G2B: Durham’s Hidden Gem

From 2006-2010, Virginia and I lived in Durham near the old South Square Mall and the most out-of-place building in the Triangle, University Tower. During that period, we watched as the area’s restaurant and retail scenes struggled to reinvent themselves. Target and Sam’s Club found success in the area, and not far from their plaza stands the SouthCourt Building at 3211 Shannon Rd. It looks like a modern office building, but it has featured a series of restaurants and other businesses (a jewelry store, now a gym) in the bottom level. For a while, one back corner of the building featured the upscale Restaurant Starlu. That closed in 2007 and was replaced almost two years later with Restaurant Eden. Alas, Eden didn’t last, either.

The view of the SouthCourt building from Shannon Rd (you know, the front)
The view of the SouthCourt building from Shannon Rd (you know, the front)

But G2B Restaurant and Brewery has made it in the space for four years and counting. And that’s no small accomplishment. “This is a hard location,” the general manager, Katie, acknowledged during our long visit on a Wednesday night.

We asked our waiter what G2B stands for; the answer is “Grill 2 Beer.” Katie said that one customer recommended they change it to “go to back,” so that customers know how to find the restaurant. That’s a winning idea.

Just remember: G2B = Go To Back!
Just remember: G2B = Go To Back!

We found out about G2B from our favorite bartender at Mystery, who recommended the burgers and the eclectic beer list. But we didn’t actually check it out for ourselves until we discovered that G2B had started brewing its own beer. The day we learned that, we showed up at G2B for dinner and drinks, and it turned out to be one of our favorite dining and drinking experiences in quite a while. This place is a hidden gem, truly.

When you make your way around the corner and locate the entrance to G2B, you’ll be immediately struck by the sleek modern decor — this place feel right at home in a trendy area of New York or D.C. You’ll see a number of cut-out circles of varying sizes along the ceiling and walls, backlit with lights that change color, corresponding to the backlighting behind one of the space’s two bars, which face each other across the dining room. “Oh, this is messed up, man!” Virginia gasped when she noticed the lighting behind the bar changing color. The four TVs behind the main bar show black-and-white classic movies on mute, from “To Kill A Mockingbird” to “Citizen Kane” to “Gone With The Wind,” etc. This ain’t no sports bar.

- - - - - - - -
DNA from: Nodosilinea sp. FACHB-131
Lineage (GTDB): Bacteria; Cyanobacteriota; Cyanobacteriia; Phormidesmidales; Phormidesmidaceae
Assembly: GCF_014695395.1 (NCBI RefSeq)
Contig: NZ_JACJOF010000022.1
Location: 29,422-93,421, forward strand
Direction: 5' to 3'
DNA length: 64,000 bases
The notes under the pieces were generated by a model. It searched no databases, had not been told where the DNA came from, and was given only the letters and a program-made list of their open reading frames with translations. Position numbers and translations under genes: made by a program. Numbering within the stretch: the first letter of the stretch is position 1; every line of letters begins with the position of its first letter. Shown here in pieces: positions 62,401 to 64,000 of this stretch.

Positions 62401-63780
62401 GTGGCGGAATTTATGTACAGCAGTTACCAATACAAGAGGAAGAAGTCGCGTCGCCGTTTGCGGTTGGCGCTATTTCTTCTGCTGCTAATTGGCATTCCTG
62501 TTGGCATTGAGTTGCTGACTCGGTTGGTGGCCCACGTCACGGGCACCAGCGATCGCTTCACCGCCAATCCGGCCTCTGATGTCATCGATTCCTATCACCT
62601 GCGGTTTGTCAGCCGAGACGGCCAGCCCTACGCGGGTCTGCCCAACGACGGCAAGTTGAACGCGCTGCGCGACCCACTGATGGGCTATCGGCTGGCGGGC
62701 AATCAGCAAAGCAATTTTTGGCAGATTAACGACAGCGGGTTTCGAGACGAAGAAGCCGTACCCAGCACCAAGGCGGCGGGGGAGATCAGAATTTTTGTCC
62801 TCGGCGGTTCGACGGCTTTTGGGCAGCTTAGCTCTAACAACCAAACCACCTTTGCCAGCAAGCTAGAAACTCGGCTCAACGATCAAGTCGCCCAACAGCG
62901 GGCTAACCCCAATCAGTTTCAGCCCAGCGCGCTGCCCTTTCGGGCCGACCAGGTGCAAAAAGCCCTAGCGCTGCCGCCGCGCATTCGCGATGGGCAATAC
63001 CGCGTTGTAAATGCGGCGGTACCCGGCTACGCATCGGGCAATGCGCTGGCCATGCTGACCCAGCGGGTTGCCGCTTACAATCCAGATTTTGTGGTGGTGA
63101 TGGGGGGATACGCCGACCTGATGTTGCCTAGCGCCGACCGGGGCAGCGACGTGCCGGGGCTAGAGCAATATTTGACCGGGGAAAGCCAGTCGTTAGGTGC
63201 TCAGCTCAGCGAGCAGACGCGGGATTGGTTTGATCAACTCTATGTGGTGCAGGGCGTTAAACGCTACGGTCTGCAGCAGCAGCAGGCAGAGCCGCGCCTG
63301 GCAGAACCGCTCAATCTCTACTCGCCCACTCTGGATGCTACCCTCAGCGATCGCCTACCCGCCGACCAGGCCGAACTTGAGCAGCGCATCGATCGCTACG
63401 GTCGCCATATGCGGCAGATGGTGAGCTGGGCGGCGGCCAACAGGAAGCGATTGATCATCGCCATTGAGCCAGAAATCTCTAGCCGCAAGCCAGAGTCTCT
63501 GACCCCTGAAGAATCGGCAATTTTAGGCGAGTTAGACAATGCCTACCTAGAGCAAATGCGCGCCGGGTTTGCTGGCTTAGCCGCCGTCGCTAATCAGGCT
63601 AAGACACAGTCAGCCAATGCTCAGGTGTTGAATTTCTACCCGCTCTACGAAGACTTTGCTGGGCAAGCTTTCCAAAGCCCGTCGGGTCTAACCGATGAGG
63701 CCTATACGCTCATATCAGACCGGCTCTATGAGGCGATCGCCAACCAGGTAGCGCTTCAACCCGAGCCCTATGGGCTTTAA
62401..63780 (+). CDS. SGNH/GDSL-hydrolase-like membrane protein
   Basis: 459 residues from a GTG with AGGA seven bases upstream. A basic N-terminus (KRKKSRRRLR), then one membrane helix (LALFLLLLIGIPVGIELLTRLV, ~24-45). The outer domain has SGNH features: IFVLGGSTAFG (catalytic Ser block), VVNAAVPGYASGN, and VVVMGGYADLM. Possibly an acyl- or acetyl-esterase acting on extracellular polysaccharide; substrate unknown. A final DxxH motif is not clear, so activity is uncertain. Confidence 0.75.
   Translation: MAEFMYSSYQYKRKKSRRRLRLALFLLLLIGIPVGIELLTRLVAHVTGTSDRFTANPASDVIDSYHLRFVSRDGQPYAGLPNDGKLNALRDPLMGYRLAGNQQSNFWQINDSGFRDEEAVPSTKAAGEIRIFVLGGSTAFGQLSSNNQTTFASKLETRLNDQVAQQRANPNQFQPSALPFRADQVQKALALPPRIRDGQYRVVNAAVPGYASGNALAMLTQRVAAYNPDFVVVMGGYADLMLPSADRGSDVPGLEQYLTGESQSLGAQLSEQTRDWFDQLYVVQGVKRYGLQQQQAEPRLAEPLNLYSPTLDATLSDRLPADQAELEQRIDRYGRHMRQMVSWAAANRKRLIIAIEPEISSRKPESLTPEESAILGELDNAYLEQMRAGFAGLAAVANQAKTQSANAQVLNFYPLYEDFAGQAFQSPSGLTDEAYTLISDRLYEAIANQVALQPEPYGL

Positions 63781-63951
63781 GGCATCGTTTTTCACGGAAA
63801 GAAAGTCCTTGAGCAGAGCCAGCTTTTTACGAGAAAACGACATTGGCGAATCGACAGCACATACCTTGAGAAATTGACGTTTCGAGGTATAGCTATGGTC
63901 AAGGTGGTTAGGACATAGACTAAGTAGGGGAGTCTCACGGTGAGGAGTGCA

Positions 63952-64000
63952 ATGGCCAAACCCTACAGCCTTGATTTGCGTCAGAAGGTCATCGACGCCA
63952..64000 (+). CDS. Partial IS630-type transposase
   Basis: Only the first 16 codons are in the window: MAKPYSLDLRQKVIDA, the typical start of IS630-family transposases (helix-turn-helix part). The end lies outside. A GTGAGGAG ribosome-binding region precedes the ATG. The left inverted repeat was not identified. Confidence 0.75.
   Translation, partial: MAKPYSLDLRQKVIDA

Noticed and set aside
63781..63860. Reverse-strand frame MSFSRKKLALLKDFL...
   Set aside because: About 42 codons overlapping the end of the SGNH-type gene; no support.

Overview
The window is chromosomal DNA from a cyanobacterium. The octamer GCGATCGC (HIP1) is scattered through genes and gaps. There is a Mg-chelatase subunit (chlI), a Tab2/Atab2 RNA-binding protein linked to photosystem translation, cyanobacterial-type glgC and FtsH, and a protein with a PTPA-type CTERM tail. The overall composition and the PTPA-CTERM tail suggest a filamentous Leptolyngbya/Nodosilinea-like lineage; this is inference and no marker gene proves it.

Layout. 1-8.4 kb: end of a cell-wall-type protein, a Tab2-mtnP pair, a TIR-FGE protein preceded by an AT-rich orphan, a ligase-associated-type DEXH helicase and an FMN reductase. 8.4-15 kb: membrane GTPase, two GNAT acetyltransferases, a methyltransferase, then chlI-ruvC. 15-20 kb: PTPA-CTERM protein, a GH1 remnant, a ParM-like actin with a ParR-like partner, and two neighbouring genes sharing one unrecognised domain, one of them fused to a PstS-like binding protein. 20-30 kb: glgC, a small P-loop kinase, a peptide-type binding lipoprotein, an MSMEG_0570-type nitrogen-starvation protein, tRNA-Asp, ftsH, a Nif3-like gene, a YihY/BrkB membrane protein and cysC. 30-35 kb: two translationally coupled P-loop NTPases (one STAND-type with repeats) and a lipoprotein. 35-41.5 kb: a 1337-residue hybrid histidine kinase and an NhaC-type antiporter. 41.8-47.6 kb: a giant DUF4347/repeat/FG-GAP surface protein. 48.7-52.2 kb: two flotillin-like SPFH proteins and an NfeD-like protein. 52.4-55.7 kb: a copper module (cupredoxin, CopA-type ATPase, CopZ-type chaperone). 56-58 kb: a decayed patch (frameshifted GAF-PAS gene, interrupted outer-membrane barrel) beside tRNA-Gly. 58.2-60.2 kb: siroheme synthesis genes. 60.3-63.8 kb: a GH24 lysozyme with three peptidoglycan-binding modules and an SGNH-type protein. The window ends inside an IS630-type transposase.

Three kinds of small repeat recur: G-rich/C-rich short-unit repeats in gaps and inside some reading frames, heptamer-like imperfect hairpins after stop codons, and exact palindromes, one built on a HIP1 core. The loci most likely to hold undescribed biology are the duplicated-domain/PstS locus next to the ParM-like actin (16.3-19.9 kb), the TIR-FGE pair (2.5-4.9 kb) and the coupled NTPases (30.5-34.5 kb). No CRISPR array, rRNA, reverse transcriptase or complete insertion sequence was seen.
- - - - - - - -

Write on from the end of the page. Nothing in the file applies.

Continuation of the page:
IMG_20150708_184655171_HDRG2B is the sister restaurant of an extremely hip (probably too hip for its own good) restaurant in Chapel Hill called “One,” where your amuse bouche is plated on a miniature rock garden and your bread comes with butter made from the ashes of yesterday’s fire, or something. G2B shares some of One’s modern sensibilities and its

Awesome shrimp appetizer
Awesome shrimp appetizer

emphasis on quality, fresh food, but it is much more accessible. “We’re the awesome redheaded stepchild,” Katie said. It’s definitely funky, but not pretentious. And the food was outstanding, from the shrimp-and-polenta appetizer to my beef entree and Virginia’s clam pasta, to the superb desserts. Be prepared to spend a little money on dinner; it’s worth it.

But this would be a neat place to hang out for drinks too, so don’t be intimidated by the modern decor — we’ve never been welcomed as warmly at any other stop in our tour of the state’s breweries. By the time we left more than three hours after we showed up, we felt like Katie and the head chef/brewmaster, Travis, were our old friends. They had four of their own beers on tap, and we sampled all of them in a

The brewery operation
The brewery operation

flight, but once we got talking, Katie and Travis kept bringing us samples of other exciting beers they had bottled in the back (they even tapped one keg especially for us to try it). They invited us behind one of their two bars to check out the brewing operation, which is small and elegant, visible from the dining room and the bar. We joked that they should put up a sign on the bar that says, “Free brewery tours” with an arrow to the other side of the bar. Travis said they have under a barrel capacity — they brew about twice per week, producing about 12 kegs per round.